President Donald Trump on immigration is still a drama without a predictable ending.
Hours after telling a group of news anchors Tuesday that he’d consider compromise on legal status for some undocumented immigrants, he talked anew during his joint address to Congress of building a “great wall” along the southern border and vowed to deport criminals. Are all those options possible?
Evan Sayet, a Trump supporter in Calabasas, said he believes Tuesday’s statements suggest that Trump will maintain the DACA program, which afforded protection to immigrants who were brought here illegally as children.
“We’ll keep the good kids and we’ll kick out the criminals,” Sayet said.
Karthick Ramakrishnan, a UC Riverside professor and associate dean of the university’s School of Public Policy, said there does appear to be a slight softening in Trump’s position. But he said the U.S. is still likely to see more deportations than it did during the Obama administration.
Deportations numbered about 2 million during the 8 years George W. Bush was in the White House, and at about 3 million during Obama’s two terms.
In any event, Congress has been unable for many years to reach an agreement on comprehensive immigration reform — failing to do so in both the Bush and Obama eras — and Ramakrishnan doesn’t see that changing.
“What we’re likely to see on immigration is a pattern that continues, where Congress cannot get its act together when it comes to immigration reform,” he said. “That essentially punts the issue over to the executive branch, where Trump is much more pro-enforcement than the Obama administration was.”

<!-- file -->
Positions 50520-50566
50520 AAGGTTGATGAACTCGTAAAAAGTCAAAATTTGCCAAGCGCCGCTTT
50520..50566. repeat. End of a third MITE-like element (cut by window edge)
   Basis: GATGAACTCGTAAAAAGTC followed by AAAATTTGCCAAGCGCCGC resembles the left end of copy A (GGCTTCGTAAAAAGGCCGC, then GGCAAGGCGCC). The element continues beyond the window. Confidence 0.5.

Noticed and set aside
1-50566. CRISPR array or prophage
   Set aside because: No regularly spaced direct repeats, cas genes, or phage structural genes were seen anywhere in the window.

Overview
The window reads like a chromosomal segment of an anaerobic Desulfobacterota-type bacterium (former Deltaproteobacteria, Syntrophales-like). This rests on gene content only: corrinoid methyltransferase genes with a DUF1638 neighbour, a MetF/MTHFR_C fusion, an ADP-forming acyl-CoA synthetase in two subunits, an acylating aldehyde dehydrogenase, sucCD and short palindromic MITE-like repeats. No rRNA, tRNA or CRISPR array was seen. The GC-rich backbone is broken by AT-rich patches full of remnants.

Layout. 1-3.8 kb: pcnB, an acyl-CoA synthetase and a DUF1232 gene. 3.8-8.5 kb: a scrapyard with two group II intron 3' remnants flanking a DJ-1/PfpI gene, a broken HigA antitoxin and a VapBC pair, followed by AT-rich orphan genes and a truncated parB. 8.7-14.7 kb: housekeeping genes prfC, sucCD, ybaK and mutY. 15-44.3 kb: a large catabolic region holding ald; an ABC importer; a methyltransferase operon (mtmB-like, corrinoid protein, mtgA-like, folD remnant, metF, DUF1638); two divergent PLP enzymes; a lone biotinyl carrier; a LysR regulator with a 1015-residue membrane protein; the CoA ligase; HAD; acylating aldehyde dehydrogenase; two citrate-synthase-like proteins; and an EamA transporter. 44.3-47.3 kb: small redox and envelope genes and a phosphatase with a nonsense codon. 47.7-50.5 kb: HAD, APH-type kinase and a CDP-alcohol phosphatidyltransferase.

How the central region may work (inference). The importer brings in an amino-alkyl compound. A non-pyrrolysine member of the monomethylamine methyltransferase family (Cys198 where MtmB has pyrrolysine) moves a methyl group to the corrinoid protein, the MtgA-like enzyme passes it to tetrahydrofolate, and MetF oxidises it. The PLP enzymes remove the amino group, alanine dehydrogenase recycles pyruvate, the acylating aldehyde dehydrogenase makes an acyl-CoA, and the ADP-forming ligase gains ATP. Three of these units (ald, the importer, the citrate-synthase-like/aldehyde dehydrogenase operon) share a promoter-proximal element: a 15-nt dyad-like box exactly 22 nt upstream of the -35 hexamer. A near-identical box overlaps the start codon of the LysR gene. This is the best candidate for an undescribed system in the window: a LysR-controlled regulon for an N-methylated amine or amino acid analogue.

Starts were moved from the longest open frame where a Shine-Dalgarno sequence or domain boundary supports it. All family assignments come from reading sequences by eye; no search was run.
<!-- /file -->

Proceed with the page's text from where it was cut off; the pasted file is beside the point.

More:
Maybe the so-called dreamers won’t be deported, he said, but Trump may well kick out someone who, say, had a driving under the influence violation from more than 10 years ago.
Trump was applauded by Southern California Republicans, including Rep. Ken Calvert of Corona.
“I also support President Trump’s efforts to secure our borders, bolster interior enforcement and to deport criminal aliens,” Calvert said in a statement. “I will continue my efforts to cut off the job magnet by making the use of E-Verify mandatory.”
Sayet remains convinced there is a softer side of Trump, though, and that was seen in some of Tuesday’s comments.
“If this president were to find a way to provide a certain amount of relief for good and decent illegal aliens, but to protect our border and kick out the criminals, I think that both sides would be happy,” he said.
President Trump hinted Tuesday that he’s open to immigration legislation that would give legal status to some people living in the U.S. illegally and provide a pathway to citizenship to those brought to the U.S. illegally as children.
Trump has flirted with a more lenient immigration policy before, saying during the campaign that he was open to “softening” his position. But he ultimately landed where he started, declaring during a speech in September that under his presidency, there would be “no legal status or becoming a citizen of the United States by illegally entering our country.”
Rep. Mark Takano, D-Riverside, however, remains skeptical that any significant change will result.
“The speech overall has left me feeling pretty empty,” Takano said by phone.
He said that Trump’s latest statements on the topic must be set against the numerous “dark” doubts he has sown in the hearts of immigrants to date.
“He’s painting a picture of all immigrants and connecting them with crime,” Takano said.
And, he said, “Building the wall is still a huge commitment of his.”
As for the tough talk on violent immigrants, that’s nothing new. “President Obama already had a long-standing policy of deporting dangerous criminals,” Takano said.
The Associated Press contributed to this report.
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